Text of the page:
Scarlet-thighed dacnisdacnis

and my far less good picture

toucanet (emerald)  – this is such a classic tropical bird that it was very exciting to see it!

emerald-toucanet

lance-billed hummingbird (thanks to the birdcraft website for this one because we were peering and following it but never got this close a look)

sulfur-winged parakeets (thanks, Sherms Photos)

turkey vultures (we all know what they look like)

Baltimore oriole (ditto)

Squirrel cuckoo

Bug of the day

mason wasp

Just spotted this today and luckily got an ID right away since it’s so distinctive.  (Thanks to bugguide.net for the image.)

This is the four-toothed mason wasp, a solitary wasp that uses existing holes for its nest.  Mine was eating the pollen on the clethra.  It’s looking a little weedy here, but the scent is divine.  You will just have to imagine the wasp cradling one of these blossoms.clethra Find out more at this informative site.

 

For the Birds?

Over the last few years, the supposedly squirrel-proof feeder I had became less and less satisfactory.  old feederIt was a good one from Droll Yankee, but it never really worked all that well.  First of all, the squirrels quickly figured out how to work around the baffle and helped themselves. See the bite marks on the edges of the baffle?!

Next, it attracted only some of the birds and I wanted to expand my scope.  Finally, I had an old hummingbird feeder from Dad that was hard to clean and had lost a few parts that I had to tape on.  Time to move forward!

The young guy at Roxbury Mills recommended two feeders, one for thistle seed and the other for sunflower seed and supposed to be squirrel-proof.  I also picked up a simple hummingbird feeder.  The results have been great, despite a few bumps in the road.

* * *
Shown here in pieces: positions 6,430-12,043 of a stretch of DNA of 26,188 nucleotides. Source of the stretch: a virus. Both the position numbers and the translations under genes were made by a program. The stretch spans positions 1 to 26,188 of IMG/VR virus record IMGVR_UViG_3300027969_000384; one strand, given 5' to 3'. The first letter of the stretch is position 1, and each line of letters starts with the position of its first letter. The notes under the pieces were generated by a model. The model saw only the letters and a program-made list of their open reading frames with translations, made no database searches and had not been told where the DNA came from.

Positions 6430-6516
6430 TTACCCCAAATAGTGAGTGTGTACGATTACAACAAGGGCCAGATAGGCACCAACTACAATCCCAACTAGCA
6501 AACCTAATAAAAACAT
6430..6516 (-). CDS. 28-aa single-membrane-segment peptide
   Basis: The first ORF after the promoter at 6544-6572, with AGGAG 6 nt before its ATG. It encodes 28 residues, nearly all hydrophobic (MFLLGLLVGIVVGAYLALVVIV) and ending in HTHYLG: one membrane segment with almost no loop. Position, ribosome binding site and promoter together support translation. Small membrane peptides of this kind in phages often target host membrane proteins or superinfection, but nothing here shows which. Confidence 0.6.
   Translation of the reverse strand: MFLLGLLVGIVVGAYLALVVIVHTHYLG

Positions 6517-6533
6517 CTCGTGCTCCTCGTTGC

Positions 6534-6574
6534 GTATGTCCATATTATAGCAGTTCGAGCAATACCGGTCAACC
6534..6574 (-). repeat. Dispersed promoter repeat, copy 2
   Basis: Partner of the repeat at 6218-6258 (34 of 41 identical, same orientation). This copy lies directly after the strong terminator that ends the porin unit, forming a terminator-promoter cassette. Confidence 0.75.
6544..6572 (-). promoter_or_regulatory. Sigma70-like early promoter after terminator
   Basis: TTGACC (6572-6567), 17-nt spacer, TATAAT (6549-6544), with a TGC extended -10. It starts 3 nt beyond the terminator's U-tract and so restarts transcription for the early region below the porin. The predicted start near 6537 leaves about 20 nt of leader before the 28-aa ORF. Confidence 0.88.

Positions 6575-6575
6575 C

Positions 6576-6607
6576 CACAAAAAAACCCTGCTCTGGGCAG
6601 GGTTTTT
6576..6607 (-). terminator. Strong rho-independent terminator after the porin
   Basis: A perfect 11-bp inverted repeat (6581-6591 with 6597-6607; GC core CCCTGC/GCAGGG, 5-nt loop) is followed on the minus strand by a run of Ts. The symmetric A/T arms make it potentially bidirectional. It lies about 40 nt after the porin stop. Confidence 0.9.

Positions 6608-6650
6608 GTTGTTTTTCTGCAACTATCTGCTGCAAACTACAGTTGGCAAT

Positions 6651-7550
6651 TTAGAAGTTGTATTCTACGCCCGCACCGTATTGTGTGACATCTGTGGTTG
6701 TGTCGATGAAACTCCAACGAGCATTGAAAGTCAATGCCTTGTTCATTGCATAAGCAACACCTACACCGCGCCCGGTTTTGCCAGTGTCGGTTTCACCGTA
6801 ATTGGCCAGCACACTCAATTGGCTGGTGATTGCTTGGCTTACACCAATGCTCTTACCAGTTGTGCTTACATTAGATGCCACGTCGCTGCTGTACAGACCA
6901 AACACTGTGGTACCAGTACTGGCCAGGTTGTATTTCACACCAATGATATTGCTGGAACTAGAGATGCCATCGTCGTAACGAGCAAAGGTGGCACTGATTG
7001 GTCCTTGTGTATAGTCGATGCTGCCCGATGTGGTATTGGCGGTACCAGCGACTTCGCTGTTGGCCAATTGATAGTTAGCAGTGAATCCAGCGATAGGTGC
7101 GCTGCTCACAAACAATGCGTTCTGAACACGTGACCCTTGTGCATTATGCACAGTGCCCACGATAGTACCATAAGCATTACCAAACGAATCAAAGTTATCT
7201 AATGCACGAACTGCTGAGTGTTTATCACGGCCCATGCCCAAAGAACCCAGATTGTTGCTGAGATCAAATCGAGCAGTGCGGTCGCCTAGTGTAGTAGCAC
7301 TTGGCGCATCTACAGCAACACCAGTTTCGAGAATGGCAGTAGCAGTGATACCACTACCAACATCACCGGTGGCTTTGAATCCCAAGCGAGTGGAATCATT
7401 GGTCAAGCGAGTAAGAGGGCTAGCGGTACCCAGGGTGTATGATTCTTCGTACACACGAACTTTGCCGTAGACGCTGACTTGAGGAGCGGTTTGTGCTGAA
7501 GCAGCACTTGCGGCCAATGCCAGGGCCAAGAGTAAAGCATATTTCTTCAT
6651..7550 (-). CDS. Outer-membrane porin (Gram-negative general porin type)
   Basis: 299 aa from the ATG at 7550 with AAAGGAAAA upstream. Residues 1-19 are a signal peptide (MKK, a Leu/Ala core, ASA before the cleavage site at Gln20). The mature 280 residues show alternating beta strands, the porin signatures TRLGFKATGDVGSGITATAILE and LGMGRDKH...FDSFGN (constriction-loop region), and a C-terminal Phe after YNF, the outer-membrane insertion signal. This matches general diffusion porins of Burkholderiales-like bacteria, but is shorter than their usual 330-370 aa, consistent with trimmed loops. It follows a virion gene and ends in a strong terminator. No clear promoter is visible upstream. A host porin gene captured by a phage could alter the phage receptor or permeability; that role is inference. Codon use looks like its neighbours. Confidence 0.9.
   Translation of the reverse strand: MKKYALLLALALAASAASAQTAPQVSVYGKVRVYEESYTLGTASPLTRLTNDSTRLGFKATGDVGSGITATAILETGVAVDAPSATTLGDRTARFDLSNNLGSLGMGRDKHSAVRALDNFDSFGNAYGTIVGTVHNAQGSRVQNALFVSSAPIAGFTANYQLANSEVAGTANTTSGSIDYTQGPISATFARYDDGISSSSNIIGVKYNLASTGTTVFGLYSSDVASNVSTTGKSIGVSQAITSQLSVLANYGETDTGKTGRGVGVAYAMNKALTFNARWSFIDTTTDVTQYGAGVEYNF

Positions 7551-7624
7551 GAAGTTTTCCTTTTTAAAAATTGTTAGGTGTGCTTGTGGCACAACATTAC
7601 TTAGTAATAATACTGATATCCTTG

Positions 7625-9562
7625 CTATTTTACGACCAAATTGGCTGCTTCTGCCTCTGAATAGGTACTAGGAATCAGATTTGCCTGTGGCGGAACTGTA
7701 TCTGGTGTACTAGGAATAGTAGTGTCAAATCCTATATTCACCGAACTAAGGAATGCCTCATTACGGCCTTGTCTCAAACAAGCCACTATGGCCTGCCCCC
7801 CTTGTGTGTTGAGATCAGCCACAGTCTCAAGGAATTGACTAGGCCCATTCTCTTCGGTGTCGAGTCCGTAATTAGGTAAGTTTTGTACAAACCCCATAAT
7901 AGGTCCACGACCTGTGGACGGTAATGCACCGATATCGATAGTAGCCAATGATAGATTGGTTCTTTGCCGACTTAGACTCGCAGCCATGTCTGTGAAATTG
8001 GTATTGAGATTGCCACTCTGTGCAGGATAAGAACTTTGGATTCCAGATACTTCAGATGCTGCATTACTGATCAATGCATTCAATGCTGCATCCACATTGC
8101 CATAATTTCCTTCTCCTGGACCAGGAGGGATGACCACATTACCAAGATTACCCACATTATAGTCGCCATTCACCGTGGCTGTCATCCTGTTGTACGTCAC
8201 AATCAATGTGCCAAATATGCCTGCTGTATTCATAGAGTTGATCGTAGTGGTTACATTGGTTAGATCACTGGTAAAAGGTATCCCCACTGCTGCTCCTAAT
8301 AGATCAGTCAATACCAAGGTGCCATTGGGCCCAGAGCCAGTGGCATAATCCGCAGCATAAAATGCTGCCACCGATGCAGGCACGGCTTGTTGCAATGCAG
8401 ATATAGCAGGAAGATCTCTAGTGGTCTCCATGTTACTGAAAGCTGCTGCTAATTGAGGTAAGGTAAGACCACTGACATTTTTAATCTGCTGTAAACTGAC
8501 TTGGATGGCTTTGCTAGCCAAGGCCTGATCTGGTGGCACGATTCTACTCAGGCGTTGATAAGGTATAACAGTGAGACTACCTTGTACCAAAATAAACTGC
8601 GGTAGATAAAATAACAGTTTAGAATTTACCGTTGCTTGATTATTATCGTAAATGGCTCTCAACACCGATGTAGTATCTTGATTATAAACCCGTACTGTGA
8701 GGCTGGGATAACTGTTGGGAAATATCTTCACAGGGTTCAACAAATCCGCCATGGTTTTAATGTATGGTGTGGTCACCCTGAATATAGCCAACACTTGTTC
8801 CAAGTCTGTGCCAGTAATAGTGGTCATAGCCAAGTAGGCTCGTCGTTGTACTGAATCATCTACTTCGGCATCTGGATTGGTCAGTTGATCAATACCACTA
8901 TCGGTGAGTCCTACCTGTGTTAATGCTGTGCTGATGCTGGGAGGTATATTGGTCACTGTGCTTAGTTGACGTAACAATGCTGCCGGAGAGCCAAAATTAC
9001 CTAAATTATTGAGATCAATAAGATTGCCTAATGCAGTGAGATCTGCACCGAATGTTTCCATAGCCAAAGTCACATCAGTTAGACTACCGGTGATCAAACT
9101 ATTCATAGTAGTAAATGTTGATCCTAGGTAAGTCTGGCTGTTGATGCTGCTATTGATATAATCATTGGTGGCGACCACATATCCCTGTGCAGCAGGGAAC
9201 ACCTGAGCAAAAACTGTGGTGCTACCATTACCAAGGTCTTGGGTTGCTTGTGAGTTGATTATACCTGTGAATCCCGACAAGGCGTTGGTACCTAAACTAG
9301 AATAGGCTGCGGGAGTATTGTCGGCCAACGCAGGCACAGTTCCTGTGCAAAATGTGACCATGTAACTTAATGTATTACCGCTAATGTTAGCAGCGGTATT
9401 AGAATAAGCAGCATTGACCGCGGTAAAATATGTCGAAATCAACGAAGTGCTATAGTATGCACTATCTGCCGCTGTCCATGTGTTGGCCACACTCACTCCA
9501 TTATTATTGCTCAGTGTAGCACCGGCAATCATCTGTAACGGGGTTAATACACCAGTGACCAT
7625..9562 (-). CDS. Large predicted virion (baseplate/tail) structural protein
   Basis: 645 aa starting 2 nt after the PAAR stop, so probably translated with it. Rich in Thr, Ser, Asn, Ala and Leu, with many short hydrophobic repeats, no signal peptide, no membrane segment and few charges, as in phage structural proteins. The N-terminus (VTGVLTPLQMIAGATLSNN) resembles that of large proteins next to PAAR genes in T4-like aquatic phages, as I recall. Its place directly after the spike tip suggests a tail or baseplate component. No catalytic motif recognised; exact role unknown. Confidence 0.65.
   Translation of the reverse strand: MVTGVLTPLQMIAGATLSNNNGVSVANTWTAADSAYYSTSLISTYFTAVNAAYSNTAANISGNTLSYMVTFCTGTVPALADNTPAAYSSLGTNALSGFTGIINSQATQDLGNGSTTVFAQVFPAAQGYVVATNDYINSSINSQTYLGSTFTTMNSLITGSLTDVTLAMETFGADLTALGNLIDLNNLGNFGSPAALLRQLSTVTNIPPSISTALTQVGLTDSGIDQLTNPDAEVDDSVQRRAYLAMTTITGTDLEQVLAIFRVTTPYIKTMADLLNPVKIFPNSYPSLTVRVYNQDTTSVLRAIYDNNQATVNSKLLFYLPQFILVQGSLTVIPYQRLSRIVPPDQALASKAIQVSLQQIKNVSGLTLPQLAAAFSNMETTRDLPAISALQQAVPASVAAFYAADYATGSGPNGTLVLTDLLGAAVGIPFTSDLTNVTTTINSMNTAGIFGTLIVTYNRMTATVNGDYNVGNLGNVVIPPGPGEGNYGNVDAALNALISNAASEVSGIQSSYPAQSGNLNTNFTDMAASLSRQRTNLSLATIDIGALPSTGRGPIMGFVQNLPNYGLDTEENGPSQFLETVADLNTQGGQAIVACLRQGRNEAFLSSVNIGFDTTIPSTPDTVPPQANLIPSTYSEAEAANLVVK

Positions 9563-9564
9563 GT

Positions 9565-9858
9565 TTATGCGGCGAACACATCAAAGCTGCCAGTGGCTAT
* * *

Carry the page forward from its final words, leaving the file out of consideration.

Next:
Here are the thistle and seed feeders, hanging from a new shepherd’s hook.feeders

You can see that the goldfinches have found it!  Also the house finches.  Here’s a close-up of them actually feeding.feeders2

So far the visitors have included Mr. and Mrs. Goldfinch, Mr. and Mrs. Housefinch, chickadees, tufted titmice, cardinals, and  a nuthatch that swoops in from climbing upside down on the oak tree.  On the ground below I’ve seen mourning doves, a brown thrasher, robins, and white-throated sparrows.  Nothing out of the ordinary, but such fun to watch.

However, I have also managed to attract two pests, squirrels and cats. The perch on the sunflower feeder closes up if enough weight is on it, theoretically deterring squirrels. It took the damn squirrels less than a week to figure out how to put all their weight on the pole so that they can get to the sunflower seeds.  I try to shoo them away but it’s really useless unless I want to sit there all day with a BB gun on my lap.